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How is asthma related to indoor air quality?

inhaler for asthma

Millions of people suffer from asthma. While there is no cure, those who have it can improve their quality of life by having a better understanding of what triggers asthma attacks. Some of those triggers are related to the indoor environment. This blog post will discuss asthma and indoor air quality.

What is asthma?

Asthma is a chronic and long term respiratory condition where the airways in the lungs are constricted. Inflammation can cause the airways in the lungs to narrow which makes it difficult to breathe. When the airways are inflamed the body may produce more mucus, which makes it even more difficult for a person to breathe. Inflammation and mucus is one way that asthma may manifest and another way is when muscles around the airways tighten. This is also known as a bronchospasm.  

Some symptoms include chest tightness, coughing, shortness of breath, and wheezing.  People can have a mild or severe case. When someone is having severe symptoms they are having an attack or flare-up. What makes asthma unique is that constriction of airways is reversible– after the attack, the airways will return back to normal.

What causes it?

There are multiple factors that contribute to the onset of asthma. Not enough research is available to fully understand all the factors, however, researchers have identified some key associations. For one, genetics may play a role. If you have a family member with asthma, it increases the likelihood that you may develop asthma. According to the National Institute of Health (NIH), allergies, obesity, and respiratory infections caused by viruses can be linked to this respiratory problem as well. Occupational exposures from chemical irritants and industrial dust can cause workers to develop what is known as occupational asthma.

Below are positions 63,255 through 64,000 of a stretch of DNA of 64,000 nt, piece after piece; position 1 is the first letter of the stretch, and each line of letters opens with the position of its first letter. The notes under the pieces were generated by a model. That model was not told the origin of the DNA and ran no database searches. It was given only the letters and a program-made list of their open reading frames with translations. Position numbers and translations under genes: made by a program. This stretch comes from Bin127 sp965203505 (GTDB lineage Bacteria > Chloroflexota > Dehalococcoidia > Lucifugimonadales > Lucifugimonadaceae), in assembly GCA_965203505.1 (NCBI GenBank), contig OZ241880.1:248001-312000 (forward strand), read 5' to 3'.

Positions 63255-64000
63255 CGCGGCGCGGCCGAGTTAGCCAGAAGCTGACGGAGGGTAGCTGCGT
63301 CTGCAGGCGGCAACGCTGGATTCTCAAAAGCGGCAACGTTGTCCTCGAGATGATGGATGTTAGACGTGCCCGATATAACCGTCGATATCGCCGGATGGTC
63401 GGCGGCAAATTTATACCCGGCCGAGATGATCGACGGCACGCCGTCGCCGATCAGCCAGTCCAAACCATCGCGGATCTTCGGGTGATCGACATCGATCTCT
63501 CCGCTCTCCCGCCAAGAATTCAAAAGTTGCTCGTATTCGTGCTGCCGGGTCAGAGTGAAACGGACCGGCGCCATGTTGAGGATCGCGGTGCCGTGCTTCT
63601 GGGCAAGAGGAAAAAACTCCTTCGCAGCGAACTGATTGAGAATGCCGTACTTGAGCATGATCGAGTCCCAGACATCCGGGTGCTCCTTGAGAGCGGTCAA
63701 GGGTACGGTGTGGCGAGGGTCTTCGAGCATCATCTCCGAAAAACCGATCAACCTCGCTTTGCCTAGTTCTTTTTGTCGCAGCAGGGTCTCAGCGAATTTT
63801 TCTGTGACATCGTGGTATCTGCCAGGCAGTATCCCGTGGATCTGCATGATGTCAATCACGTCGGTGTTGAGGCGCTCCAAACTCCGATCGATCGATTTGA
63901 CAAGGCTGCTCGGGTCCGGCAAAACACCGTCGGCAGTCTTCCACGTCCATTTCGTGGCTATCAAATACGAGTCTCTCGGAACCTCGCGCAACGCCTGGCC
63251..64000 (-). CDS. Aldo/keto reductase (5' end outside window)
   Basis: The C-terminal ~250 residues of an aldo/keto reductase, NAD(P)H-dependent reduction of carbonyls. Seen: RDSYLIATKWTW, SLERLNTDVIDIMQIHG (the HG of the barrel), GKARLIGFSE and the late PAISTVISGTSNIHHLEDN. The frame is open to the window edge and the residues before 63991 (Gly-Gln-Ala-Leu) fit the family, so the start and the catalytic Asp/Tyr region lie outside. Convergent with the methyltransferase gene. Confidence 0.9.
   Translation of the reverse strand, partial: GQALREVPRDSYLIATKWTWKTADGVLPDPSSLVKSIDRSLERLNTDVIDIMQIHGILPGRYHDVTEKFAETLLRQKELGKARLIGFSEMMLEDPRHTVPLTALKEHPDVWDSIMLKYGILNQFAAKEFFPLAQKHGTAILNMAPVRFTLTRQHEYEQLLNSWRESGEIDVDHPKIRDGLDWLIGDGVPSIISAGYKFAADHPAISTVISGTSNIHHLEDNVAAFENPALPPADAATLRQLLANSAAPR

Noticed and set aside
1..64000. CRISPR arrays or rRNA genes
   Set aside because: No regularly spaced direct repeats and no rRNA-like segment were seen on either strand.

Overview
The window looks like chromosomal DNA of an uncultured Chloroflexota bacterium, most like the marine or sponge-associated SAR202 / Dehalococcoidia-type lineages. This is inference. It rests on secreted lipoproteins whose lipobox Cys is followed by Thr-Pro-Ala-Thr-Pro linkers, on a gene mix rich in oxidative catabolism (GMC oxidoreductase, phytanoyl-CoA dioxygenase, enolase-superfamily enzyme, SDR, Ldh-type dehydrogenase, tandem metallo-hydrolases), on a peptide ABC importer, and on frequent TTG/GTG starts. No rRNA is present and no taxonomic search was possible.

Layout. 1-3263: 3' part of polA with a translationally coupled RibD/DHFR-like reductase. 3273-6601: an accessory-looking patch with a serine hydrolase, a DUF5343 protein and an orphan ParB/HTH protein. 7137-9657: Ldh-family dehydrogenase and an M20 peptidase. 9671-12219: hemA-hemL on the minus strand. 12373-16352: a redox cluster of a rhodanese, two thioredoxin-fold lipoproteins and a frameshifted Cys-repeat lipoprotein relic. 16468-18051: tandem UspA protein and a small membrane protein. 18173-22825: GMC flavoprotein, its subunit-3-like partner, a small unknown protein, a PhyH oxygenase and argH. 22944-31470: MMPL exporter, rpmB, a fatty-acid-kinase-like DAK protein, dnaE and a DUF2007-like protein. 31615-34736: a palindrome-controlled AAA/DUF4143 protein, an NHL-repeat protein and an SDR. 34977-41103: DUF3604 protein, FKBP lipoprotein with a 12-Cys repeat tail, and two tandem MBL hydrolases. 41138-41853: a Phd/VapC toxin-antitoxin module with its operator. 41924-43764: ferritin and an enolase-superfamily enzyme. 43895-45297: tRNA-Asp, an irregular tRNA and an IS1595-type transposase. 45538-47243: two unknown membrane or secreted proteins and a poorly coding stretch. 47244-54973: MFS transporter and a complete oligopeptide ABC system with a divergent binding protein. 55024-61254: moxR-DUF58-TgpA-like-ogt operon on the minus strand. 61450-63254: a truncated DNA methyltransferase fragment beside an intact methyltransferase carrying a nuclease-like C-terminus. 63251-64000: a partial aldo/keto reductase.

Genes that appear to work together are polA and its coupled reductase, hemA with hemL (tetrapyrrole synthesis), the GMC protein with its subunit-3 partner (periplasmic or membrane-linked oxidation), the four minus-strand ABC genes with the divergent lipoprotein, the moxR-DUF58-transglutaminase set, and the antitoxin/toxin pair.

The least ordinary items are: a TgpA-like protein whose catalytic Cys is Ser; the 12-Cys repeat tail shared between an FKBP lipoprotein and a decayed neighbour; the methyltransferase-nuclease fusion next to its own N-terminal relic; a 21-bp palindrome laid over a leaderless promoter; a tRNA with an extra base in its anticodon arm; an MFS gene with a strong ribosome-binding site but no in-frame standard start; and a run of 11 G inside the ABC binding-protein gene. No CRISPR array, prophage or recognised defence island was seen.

What are some triggers for an asthma attack?

While it is typically not possible to pinpoint a specific cause for one’s asthma onset, researchers have found that there are triggers that can cause exacerbation of asthmatic symptoms. Allergens from animal fur, mold, and dust mites have been connected to causing asthma and they can also trigger an attack. Other environmental contaminants such as second-hand tobacco smoke or poor air quality can also be triggers. Poor outdoor air quality can exacerbate asthmatic symptoms, particularly when exercising. 

Preventing Attacks

Ask your doctor what the best course of action is for you. Generally, it is recommended to find out what is triggering the symptoms. For example, if you notice your symptoms are worse at work, investigate what variables change at work that could potentially be triggering your symptoms. Or if you know you are allergic to dogs, avoid dogs and consider having your new home thoroughly cleaned if the past owner or renter had a dog. 

Since allergens are known triggers for asthma, you may want to consider having an allergen test performed in your home. Indoor Science can perform the testing and give you a report that indicates whether a certain allergen is present in your home and if the level is considered elevated. We commonly look for dust mite, cat, dog, mold, mouse, cockroach and others.

Overall, the best advice to avoid asthma related respiratory problems is to first identify your triggers then avoid them. And some good advice for everyone is to reduce your time in environments that have poor air quality, outdoors and indoors.

Joel Silva

Joel Silva

Joel Silva is a Project Manager that performs indoor air quality assessments with a specialty in mold and bacteria. Mr. Silva holds a Bachelors of Science degree in Biology from Aurora University and he is a Certified Indoor Environmentalist (CIE) which is a certification from the ACAC. Prior to working at Indoor Science, Joel did microbiology work in the quality assurance department for a food manufacturer. During school, he also interned for the Chicago Department of Public Health. In his words... “As a child, I had an interest in science specifically in the biology of the natural world. Besides working for Indoor Science, I enjoy running outdoors, competing in races, lifting weights, practicing yoga, reading, and visiting breweries all over the country.”

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